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Former Justice Breyer throws cold water on theory Dobbs leak came from a justice: ‘I’d be amazed’

Retired Supreme Court Justice Stephen Breyer said he’d be ‘amazed’ if a fellow justice leaked the court’s draft decision to overturn Roe v. Wade in 2022, which effectively ended the recognition of a constitutional right to abortion.

‘Do you have a sense of what the motive of the leaker was?’ NBC’s Kristen Welker asked Breyer in an interview aired Sunday on ‘Meet the Press.’

Breyer shied away from answering directly, saying he does have theories, but that he was not willing to discuss them at length. Breyer, who retired in 2022, did say who he thought did not leak the draft opinion.

‘I’d be amazed if it was a judge,’ he said.

Breyer’s comments came amid an interview on his new book, ‘Reading the Constitution: Why I Chose Pragmatism, Not Textualism,’ which is critical of conservative justices for their decision to overturn Roe v. Wade.

The Supreme Court issued a 6-3 ruling in Dobbs v. Jackson Women’s Health Organization in June 2022 to uphold a Mississippi law banning abortion after 15 weeks of pregnancy. The decision came just weeks after an unprecedented draft leak published by Politico showed Justice Samuel Alito’s majority opinion outlining the decision to effectively end the recognition of a constitutional right to abortion.

Following the leak, churches and pro-life groups saw violent and destructive attacks, including a pro-life center in New York getting ‘firebombed’ by protesters, menacing graffiti on church properties across the nation, and a letter from a radical abortion group called ‘Jane’s Revenge’ declaring ‘open season’ on pro-lifers. Conservative justices also saw repeated protests outside their homes in response to the leak and ultimate decision.

In previously aired portions of the interview, Breyer had described the leak as ‘unfortunate.’

‘It’s unfortunate,’ he said, with Welker following up and asking, ‘Were you angry?’

‘You try to avoid getting angry or that – you try in the job – you try to remain as calm, reasonable and serious as possible,’ he said.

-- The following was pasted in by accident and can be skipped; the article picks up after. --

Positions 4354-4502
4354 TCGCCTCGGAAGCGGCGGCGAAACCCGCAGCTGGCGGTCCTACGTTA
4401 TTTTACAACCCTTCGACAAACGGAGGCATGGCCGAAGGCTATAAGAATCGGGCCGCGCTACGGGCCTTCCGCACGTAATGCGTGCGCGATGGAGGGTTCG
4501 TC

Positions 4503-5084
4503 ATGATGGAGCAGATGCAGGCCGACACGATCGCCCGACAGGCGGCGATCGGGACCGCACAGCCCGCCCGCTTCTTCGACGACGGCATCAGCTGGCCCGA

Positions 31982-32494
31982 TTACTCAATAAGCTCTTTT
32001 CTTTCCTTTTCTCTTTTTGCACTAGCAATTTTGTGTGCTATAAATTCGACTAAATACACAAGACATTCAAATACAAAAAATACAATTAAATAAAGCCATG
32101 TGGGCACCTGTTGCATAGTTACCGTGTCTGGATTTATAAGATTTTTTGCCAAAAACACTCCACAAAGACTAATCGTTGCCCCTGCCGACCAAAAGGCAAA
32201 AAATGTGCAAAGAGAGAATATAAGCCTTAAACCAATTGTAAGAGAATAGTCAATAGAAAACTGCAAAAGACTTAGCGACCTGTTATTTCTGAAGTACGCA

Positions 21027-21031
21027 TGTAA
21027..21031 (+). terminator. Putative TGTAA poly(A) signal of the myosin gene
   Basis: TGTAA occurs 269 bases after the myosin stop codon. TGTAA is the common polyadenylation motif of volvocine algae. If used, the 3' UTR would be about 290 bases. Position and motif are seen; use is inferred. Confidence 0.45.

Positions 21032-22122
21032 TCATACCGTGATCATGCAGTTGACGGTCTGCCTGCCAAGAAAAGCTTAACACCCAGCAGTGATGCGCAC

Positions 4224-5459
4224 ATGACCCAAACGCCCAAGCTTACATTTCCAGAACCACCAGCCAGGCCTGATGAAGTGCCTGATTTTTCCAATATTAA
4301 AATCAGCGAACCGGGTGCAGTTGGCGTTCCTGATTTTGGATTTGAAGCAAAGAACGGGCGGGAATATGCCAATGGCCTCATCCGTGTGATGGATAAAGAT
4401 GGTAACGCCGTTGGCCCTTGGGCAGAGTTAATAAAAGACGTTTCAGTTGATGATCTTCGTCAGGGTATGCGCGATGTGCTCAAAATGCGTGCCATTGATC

‘I think it was unfortunate,’ he repeated. Supreme Court justices, as Breyer noted in his interview, are extremely careful about publicly speaking on issues that could land before them in court. Breyer appeared to continue with this tradition in his retirement, choosing his words carefully as Welker peppered him with questions on the leak and landmark decision.

Breyer joined Justices Elena Kagan and Sonia Sotomayor in writing the dissent to the decision, and said in the interview he did not believe Roe should have been overturned.

Welker continued asking if Breyer was hopeful the justices could reach a compromise regarding allowing abortion at 15 weeks ahead of the decision.

‘Did you think that a compromise was possible before the leak around 15 weeks?’ Welker asked.

‘I usually hope for compromise,’ Breyer responded.

‘So you were hopeful there could be a compromise?’ she continued.

‘You want to put words in my mouth,’ Breyer responded lightheartedly. ‘I’m careful what I say on this. Because I say our interests are different. I don’t want to make news. I’ve written what I thought. If you think there’s news in here or in the dissent, go right ahead. But, I don’t want to say something in addition.’

Breyer added that he ‘always’ thinks compromise is possible.

The retired justice also shied away from answering whether he was ‘surprised’ an internal investigation into the leak did not identify a person as responsible.

‘You want to ask that question to somebody who knows something about it. Ask the people who do internal investigations like that. They’re the people to ask and that they occur all over the government,’ he responded, adding that he was simply ‘disappointed, I was sorry about the leak.’

When asked if he foresees the Dobbs case one day being overturned, Breyer said, ‘It’s possible.’

‘Don’t know… It’s possible,’ he said. ‘But who knows?’

Breyer was nominated to the nation’s highest court by President Bill Clinton to fill former Justice Harry Blackmun’s seat in 1994. Blackmun wrote the court’s opinion on Roe v. Wade in 1973.

Breyer resigned in 2022, with President Biden nominating Ketanji Brown Jackson as the successor. She was confirmed the same year.

Fox News Digital’s Gabriel Hays contributed to this report.

This post appeared first on FOX NEWS

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